(U-WIRE) HANOVER, N.H. — Though the Ivy League has become synonymous with academics, prestige, and of course, old New England buildings, the history of the term is rooted in the eight member schools’ athletic past. No one is exactly sure where the name Ivy League originated.

“You are never going to get an answer on where the name came from,” said Dartmouth College professor Jere Daniell. Daniell is the Dartmouth history department’s expert on the history of New England and is the unofficial historian of the college.

Some theorize that Ivy is actually a misnomer and the league was originally called the IV League because it consisted of four schools: Harvard, Yale, Princeton and Dartmouth.

There is little evidence to ever support this being a term people actually used, Daniell said.

The story with the “most currency,” according to Daniell, is that the term arose from “casual use by a reporter.”

Todd Jelen described the story of the reporter in detail in his term paper for Daniell’s History of New England course.

According to Jelen, the term was coined by Caswell Adams, a sportswriter in the 1930s for the New York Herald-Tribune. Legend has it that Adams, a proud Fordham graduate, was assigned to cover Columbia University playing the University of Pennsylvania in football instead of covering his alma matter, which at the time was a powerhouse in college football.

In 1937, Adams is rumored to have complained to his boss about having to write about those old “Ivy-covered” universities and in his article about the Columbia/Penn game coined the term “Ivy League.”

In 1886, Amherst and Trinity Colleges, the Massachusetts Institute of Technology and Dartmouth formed the Northern League.

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Intercollegiate football at Dartmouth began humbly in 1887 with just two games the whole season, both against Amherst College.

Also in 1886, the college joined its first all-sports alliance and along with Williams and Amherst became the Triangular League.

The history of intercollegiate sports at Dartmouth, however, began a little more than a decade earlier when Dartmouth attended its first rowing regatta in 1872.

From those beginnings, Dartmouth soon grew into a football powerhouse. By 1902, Dartmouth was one of the top 10 teams in the nation, and in 1925, Dartmouth was named the national champion. At the height of its glory, Dartmouth football was invited to the 1937 Rose Bowl but declined and therefore established the tradition that Ivy League schools would not participate in bowl games.

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As its football dominance grew, Dartmouth found itself in an uncomfortable position. The college was twice the size of most of the other colleges in the so-called Pentagonal League — schools such as Williams, Amherst and Wesleyan — but only half the size of most of the universities that would later become Ivies.

Daniell said that many of the smaller colleges were angry, because despite Dartmouth’s insistence in referring to itself as a college, it is in fact a university with several graduate schools.

After pressure from the smaller colleges to move onto a league more appropriate to its size, Dartmouth began to look into joining the already established Big Three Agreement of 1916 between Harvard, Princeton and Yale.

Under the stewardship of College President James Dickey and the president of Harvard, a formal proposal for the Ivy League was drafted in 1945. The only schools to have expressed serious interest in joining the league are the ones that are still the current eight members of the league.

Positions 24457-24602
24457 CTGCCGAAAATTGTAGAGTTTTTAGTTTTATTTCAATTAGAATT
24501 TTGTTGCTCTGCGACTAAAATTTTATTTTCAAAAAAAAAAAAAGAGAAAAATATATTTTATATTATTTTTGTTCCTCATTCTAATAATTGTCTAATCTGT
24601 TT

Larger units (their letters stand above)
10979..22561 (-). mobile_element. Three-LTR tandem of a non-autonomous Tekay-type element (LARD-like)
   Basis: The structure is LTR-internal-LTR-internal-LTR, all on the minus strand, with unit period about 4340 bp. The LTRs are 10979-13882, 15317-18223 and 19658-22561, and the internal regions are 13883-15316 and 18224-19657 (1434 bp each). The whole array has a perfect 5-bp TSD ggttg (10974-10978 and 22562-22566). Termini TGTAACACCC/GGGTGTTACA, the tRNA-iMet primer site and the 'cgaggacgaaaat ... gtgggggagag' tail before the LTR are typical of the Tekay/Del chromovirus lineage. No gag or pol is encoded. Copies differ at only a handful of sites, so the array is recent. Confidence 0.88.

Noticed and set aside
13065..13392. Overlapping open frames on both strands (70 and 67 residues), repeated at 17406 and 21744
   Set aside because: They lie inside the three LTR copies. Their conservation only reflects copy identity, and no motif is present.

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Colgate University was initially interested in being included in the agreement, but talks ended before Dickey approved the 1945 agreement.

Dartmouth still remained an anomaly among its Ivy League counterparts because of its small size and “exclusive commitment to undergraduate education, and that of course is not present at any of the other eight,” said Daniell.

Because of its small size, Dartmouth has often struggled comparatively in Ivy sports and unfortunately started its first Ivy League football season with a disappointing 53-0 loss to Harvard.

Though the agreement existed in 1945, many consider 1954 to be the true birthday of the Ivy League.

Under pressure from many sources, the Ivy League presidents codified the 1945 agreement to formally reconcile athletic recruiting and academic standards.

Since then, the Ivy League schools have worked closely together with admissions as it relates to athletic standards.

With its higher academic standards, the Ivy League has never been able to return to its days of football dominance. No Ivy team has claimed a national title since 1927.

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Dartmouth’s decision to join the Ivy League instead of the Pentagonal League is something that many credit with its current status as a national university.

“That was absolutely essential to Dartmouth going big-time,” Daniell said of the Ivy League agreement.

Daniell also credits Dartmouth’s rising national visibility in the last half of the twentieth century with its ideal location and quaint New England atmosphere.

“Half of America fell in love with white-steepled churches and town greens,” Daniell said of America in the 1940s and ’50s.

Despite the importance of the formation of the Ivy League to Darmouth’s history, Daniell said at the time he attended Dartmouth in the 1950s, none of the students were even very concerned with what was happening.

While its roots are set in football, today the Ivy League conducts many intercollegiate academic gatherings, including the upcoming Ivy Council on leadership, and many of its members recently banded together to file an amicus brief in the Supreme Court in support of affirmative action.